Hawaii has eggsceptional taste for eggs
IT WAS somewhat disturbing to learn that Hawaii chickens produce nearly 7 million eggs per month. Seven million a month! I mean, someone get those chickens a union.
What are Hawaii residents doing with 7 million eggs per month? We can't be eating them all. There are only 1.2 million people in the entire state, which means that every single person would have to be eating about seven eggs per month. OK, some people might eat seven eggs a month, but 1.2 million people aren't raiding IHOP that often.
I don't know how many eggs I thought our little state might produce on a monthly basis before seeing these most recent statistics, but if I had to guess, I would have said maybe a couple of hundred thousand eggs. Eggs might have a lot of nutrition, but they are also full of cholesterol. Does a small state need 7 million eggs per month?
But the weird thing is that egg production in Hawaii has been falling drastically for years. According to the Federal Department of Eggs, Omelets and Crème Brûlée (or something like that), last year our chickens were producing 8.8 million a month, and the year before that they were cranking out 9.3 million eggs a month. ("Cranking out" might not be the official scientific term for how chickens emit eggs, but when chickens are issuing forth 9 million eggs a month, the term "lay" doesn't quite do the biological process justice.)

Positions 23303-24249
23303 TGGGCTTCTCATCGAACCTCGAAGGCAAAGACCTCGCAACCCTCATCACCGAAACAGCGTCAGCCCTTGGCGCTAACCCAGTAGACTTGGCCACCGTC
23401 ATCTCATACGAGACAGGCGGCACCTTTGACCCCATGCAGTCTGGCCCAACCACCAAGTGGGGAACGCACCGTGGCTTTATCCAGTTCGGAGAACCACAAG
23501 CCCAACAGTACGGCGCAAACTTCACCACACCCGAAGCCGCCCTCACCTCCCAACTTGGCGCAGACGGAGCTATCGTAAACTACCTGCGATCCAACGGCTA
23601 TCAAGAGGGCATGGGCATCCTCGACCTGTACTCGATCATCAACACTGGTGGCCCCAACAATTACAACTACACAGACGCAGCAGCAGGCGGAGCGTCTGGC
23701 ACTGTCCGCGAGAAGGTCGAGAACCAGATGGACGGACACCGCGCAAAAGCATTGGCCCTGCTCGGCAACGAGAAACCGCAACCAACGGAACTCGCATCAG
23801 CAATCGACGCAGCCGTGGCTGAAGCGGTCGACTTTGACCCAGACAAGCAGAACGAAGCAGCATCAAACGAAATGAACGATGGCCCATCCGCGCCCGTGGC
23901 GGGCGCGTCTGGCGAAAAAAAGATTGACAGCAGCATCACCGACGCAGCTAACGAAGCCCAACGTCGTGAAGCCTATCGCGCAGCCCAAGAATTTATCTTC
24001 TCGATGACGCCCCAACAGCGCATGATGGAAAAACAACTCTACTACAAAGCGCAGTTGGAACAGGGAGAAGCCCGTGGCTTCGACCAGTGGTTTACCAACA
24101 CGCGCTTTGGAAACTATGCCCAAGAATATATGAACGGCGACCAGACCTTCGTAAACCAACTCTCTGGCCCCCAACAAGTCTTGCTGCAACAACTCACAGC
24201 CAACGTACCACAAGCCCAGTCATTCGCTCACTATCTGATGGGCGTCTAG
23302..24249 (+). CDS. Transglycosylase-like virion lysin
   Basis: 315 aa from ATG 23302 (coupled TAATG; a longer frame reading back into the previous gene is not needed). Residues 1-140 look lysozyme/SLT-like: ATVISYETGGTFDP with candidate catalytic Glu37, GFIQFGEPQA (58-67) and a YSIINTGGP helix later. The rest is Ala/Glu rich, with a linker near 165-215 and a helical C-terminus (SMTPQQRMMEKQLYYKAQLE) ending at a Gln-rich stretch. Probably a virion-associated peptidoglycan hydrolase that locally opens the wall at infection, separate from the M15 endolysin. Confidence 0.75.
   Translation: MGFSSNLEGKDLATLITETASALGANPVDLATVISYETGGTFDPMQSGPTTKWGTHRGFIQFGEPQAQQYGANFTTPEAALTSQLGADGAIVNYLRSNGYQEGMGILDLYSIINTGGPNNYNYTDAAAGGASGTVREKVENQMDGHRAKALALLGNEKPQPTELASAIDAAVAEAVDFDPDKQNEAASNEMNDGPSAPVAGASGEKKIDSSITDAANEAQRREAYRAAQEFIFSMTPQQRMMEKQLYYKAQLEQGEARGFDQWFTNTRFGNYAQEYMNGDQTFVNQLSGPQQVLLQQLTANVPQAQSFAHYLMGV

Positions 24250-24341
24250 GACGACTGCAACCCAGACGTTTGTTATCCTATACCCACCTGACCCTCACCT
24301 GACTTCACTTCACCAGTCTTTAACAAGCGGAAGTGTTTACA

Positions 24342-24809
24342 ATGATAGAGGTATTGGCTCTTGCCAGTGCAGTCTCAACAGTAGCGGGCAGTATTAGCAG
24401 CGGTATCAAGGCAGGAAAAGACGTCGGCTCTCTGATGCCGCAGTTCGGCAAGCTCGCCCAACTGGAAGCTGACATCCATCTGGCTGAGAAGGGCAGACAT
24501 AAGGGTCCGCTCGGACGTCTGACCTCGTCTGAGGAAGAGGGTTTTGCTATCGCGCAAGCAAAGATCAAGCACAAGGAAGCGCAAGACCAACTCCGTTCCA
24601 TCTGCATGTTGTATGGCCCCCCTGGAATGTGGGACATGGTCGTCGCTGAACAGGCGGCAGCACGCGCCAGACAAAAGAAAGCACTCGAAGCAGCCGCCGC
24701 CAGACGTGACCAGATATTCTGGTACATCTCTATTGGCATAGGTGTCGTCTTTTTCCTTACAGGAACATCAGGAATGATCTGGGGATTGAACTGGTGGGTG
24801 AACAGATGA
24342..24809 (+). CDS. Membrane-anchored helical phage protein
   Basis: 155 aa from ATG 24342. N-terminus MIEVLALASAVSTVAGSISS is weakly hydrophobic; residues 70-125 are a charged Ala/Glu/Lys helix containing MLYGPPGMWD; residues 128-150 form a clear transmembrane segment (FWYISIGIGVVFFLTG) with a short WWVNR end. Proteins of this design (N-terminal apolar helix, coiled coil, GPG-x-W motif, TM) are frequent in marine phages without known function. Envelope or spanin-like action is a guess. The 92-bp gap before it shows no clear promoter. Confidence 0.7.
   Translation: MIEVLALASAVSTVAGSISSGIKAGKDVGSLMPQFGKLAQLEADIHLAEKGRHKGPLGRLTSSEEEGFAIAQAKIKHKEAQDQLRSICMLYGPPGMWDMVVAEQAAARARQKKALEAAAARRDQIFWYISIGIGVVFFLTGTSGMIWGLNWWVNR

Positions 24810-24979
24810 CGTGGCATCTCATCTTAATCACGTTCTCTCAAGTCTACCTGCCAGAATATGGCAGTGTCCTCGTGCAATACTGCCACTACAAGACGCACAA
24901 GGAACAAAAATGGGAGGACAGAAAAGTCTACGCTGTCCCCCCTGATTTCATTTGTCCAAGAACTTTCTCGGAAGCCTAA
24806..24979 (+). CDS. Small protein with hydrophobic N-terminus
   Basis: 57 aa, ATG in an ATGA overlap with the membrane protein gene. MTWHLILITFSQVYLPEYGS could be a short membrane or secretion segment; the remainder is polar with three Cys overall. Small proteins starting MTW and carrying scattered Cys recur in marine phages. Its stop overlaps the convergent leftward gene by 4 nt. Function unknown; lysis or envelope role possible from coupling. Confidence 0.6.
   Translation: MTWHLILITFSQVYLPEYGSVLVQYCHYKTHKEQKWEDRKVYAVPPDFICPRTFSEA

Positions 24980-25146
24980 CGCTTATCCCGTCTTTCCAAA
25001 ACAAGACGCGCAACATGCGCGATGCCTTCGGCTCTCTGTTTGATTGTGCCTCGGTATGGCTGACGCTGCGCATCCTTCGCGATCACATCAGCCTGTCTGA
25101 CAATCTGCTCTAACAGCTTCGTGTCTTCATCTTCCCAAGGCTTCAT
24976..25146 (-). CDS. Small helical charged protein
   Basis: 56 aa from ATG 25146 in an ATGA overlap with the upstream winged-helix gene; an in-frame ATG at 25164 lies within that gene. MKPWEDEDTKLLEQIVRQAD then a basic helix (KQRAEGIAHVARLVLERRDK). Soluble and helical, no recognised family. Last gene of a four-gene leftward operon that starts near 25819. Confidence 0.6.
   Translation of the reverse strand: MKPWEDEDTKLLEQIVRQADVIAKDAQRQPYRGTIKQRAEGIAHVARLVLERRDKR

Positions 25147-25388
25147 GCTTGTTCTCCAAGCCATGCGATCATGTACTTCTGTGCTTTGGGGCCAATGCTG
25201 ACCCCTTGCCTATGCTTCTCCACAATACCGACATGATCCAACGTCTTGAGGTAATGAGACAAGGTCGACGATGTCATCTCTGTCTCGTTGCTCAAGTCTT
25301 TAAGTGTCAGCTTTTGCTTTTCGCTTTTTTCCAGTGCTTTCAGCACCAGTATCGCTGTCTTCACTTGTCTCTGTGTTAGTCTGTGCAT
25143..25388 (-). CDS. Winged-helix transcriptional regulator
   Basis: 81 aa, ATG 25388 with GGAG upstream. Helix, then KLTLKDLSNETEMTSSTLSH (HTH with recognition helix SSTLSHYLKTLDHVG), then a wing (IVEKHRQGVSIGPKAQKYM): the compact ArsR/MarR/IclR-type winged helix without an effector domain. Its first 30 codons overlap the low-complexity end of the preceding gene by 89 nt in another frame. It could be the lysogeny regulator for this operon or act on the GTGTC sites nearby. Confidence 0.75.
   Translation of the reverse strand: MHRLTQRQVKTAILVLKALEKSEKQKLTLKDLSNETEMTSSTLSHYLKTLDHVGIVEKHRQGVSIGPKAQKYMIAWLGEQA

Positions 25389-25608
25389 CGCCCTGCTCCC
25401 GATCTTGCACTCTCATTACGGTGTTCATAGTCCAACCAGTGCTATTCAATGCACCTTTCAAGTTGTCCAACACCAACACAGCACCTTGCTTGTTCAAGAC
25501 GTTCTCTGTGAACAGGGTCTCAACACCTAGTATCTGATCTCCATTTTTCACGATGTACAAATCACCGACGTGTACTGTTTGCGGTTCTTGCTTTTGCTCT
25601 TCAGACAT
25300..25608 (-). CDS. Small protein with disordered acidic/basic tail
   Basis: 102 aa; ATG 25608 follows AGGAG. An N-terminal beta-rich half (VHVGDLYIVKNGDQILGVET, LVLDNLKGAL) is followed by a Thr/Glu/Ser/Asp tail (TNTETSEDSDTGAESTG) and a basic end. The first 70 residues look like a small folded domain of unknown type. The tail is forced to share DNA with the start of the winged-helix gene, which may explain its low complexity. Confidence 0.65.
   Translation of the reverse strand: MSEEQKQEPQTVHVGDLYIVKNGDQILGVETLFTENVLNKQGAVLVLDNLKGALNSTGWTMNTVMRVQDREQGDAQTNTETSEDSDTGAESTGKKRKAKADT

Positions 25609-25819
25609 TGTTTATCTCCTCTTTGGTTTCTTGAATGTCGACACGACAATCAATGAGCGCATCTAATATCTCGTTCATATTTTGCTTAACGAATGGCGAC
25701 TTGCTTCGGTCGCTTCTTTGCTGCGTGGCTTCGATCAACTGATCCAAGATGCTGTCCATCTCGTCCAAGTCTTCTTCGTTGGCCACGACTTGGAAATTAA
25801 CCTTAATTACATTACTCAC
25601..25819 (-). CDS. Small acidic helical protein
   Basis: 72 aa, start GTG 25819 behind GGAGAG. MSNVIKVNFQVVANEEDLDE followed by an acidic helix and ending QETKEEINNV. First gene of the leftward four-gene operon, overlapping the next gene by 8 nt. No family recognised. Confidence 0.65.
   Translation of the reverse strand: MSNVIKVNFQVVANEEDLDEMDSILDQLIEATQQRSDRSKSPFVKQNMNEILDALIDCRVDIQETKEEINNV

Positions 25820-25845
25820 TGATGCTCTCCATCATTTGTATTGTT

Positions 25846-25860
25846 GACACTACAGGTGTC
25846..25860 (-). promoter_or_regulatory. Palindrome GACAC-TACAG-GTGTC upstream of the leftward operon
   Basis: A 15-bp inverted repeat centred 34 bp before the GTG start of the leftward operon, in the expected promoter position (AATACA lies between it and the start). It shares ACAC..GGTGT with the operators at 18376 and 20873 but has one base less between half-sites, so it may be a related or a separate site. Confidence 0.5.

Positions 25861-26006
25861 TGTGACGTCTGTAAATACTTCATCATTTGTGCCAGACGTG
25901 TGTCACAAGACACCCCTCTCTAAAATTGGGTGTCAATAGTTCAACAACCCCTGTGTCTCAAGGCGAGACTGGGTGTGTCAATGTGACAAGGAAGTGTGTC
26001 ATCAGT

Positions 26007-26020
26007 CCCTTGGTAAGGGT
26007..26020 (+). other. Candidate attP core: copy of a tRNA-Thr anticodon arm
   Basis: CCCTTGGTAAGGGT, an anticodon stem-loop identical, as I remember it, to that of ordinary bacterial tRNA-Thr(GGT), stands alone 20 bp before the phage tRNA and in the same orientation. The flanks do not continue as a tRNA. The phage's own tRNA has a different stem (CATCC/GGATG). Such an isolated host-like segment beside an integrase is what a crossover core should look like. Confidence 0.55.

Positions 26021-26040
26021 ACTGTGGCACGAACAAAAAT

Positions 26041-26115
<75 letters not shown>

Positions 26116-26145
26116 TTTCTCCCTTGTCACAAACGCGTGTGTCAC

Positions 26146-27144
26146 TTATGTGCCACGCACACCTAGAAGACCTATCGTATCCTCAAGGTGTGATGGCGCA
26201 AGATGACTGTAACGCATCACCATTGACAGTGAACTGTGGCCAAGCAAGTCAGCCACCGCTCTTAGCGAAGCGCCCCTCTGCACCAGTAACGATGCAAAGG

The number of egg-emitting chickens has declined but not at the same rate as the drop in egg production. There are about 400,000 very tired and possibly despondent chickens responsible for all these eggs. You have to remember, these chickens think they are producing baby chicks, not future custard desserts, when they discharge these eggs. I suspect that the reduction in egg production is because the chickens are becoming a tad depressed at seeing no offspring result from their efforts. I mean, when Junior Boy doesn't show up after the first 5 or 10 thousand eggs, Mom's going to be bummed.
THERE IS NO federal agriculture department monitoring the production of gecko eggs (yes, I agree, a rash oversight), but apparently gecko egg production is way up this year. Granted, gecko eggs are small and hard to boil, and it takes about 500 gecko eggs to make a decent omelet, but maybe we should turn to geckos to take up some of the slack in the Hawaii egg market. Unlike chickens, geckos don't care whether their eggs hatch. In fact, if they do hatch, whatever life form issues forth is considered dinner to other geckos. (Geckos are one of the few creatures on Earth capable of sprinting at birth.)
The gecko option might be a way to satisfy Hawaii's seeming pathological lust for eggs until our chickens can get back on their game. (Any state that consumes 8.5 million eggs a year is a state with a cardiac ward in its future.) And our chickens obviously need a break. Just thinking about the number of eggs they produce makes it hard for me to sit still.
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